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There were plenty of pieces of upper-body garments/clothing, which had a hood, before the 'hoodie'.

Was it simply that no one had thought of the name up until then? Or was there something different/special about the 'hoodie'?

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The OED says "A hooded sweatshirt, fleece, or other garment.", and therein lies the answer, I think.

A hoodie is a "hooded sweatshirt" or "hooded fleece", (in contradistinction to the original kind of each, which had no hood) and the abbreviation is natural.

As far as I know "hooded coat" or "hooded raincoat" have never become established phrases, and so have not become "hoodies". This may be because on an outer garment (especially a raincoat) a hood is unremarkable, whereas on a sweatshirt it is much more distinctive; but that bit is speculation.

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I also believe that hoodie also originated in the inner city or perhaps surfing/snowboarding subcultures. So maybe hoodie, meaning perhaps "from the [neighbor]hood" was part of the naming calculus. (At one time, homey was used in the inner city to refer to a friend from the neighborhood.) – Wayne May 18 '11 at 17:05
That it got its own name is a testament both to its popularity and, I'd say, the fact that most of the time the hood is purely decorative, making it more of a fashion feature than hoods on coats. – Matthew Frederick May 18 '11 at 17:56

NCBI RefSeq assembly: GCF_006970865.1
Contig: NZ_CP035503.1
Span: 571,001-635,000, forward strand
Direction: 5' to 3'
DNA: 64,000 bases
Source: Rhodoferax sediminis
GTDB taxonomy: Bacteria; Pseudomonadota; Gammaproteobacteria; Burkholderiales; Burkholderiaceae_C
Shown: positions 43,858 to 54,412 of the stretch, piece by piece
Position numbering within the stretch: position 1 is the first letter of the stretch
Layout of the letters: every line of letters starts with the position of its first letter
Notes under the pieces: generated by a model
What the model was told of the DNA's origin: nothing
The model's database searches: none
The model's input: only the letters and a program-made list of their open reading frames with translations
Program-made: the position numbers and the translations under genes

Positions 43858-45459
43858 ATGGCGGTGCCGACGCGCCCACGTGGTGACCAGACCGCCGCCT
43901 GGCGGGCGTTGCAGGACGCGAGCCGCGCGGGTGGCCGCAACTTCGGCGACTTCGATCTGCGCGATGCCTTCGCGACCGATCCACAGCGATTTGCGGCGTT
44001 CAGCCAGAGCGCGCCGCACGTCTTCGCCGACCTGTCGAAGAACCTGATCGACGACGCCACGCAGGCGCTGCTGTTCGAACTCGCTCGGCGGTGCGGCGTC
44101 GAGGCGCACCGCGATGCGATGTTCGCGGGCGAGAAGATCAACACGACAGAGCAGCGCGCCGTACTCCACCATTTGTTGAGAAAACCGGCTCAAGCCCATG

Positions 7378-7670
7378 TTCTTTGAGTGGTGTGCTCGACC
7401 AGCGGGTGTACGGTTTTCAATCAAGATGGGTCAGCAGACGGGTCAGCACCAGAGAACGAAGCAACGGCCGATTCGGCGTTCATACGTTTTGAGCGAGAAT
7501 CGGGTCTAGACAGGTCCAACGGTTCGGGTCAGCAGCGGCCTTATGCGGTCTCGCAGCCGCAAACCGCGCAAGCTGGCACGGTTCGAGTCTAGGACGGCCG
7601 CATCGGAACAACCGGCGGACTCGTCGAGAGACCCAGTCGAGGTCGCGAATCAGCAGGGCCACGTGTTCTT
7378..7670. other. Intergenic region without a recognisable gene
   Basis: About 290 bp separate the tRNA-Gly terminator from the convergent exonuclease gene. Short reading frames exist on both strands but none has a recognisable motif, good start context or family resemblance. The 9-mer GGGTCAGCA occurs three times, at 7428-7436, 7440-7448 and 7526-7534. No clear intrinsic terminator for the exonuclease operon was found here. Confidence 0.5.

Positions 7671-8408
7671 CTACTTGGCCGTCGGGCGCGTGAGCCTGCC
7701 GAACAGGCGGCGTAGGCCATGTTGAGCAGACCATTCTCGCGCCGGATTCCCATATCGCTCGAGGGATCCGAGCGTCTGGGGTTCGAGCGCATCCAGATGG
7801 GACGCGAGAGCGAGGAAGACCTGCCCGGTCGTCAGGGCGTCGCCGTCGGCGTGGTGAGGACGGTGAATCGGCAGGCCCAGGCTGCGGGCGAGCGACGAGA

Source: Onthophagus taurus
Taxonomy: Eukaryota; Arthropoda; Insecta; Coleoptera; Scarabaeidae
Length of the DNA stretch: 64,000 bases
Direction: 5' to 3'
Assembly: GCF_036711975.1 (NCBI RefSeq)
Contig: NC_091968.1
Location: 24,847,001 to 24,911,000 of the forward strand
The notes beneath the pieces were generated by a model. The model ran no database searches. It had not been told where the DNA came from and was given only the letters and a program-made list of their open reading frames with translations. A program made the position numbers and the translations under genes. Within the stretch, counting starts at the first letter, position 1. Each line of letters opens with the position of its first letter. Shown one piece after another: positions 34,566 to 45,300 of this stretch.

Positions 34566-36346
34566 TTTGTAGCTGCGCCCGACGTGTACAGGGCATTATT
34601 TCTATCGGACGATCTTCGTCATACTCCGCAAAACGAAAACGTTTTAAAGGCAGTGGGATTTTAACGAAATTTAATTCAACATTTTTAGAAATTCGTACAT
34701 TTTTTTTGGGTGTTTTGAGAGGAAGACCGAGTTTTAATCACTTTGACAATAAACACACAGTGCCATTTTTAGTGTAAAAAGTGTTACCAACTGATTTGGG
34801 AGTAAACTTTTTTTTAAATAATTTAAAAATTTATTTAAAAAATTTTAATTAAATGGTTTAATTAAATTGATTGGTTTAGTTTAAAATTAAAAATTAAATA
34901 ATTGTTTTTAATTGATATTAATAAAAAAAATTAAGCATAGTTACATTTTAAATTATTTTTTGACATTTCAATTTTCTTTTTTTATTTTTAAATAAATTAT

Hoodie is simply a diminutive of hooded sweatshirt.

-ie and -y are very common diminutive suffixes in English, used for just about any word to convey "a slight degree of the root meaning, smallness of the object or quality named, encapsulation, intimacy, or endearment." (Wikipedia)

Other common examples include:

  • Movies for motion picture
  • Booties for ankle-length boots or shoes worn by infants
  • Panties for female unmentionables (which have now been mentioned)
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It seems to me that the word came into use with the increased popularity of the garment itself: when the "hooded sweatshirt" became ubiquitous, people could not be bothered to use the full name.

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